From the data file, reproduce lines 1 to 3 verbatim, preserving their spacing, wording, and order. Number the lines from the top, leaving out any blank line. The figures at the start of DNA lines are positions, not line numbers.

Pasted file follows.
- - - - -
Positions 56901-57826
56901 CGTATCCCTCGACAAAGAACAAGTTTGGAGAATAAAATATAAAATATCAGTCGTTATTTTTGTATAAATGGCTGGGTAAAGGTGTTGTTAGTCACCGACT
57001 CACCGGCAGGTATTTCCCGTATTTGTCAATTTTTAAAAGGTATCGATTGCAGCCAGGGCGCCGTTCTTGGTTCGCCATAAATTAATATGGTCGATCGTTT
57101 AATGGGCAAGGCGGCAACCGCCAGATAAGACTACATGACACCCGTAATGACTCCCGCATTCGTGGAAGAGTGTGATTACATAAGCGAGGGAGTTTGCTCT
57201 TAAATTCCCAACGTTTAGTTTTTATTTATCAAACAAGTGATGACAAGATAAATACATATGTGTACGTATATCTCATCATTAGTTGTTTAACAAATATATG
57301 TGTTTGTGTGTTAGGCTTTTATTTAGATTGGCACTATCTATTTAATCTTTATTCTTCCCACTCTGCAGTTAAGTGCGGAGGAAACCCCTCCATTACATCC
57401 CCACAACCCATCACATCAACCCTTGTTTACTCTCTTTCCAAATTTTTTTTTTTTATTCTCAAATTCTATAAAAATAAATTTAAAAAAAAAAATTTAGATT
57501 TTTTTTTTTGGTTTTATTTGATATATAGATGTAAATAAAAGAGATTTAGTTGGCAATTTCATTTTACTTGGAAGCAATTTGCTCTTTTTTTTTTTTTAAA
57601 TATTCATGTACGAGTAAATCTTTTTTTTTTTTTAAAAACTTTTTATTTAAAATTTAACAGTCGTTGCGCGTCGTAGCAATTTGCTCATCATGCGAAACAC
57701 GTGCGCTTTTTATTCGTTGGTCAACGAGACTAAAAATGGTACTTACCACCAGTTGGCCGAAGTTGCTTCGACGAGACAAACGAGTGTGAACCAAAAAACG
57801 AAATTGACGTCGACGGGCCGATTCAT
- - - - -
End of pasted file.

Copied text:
Positions 56901-57826
56901 CGTATCCCTCGACAAAGAACAAGTTTGGAGAATAAAATATAAAATATCAGTCGTTATTTTTGTATAAATGGCTGGGTAAAGGTGTTGTTAGTCACCGACT
57001 CACCGGCAGGTATTTCCCGTATTTGTCAATTTTTAAAAGGTATCGATTGCAGCCAGGGCGCCGTTCTTGGTTCGCCATAAATTAATATGGTCGATCGTTT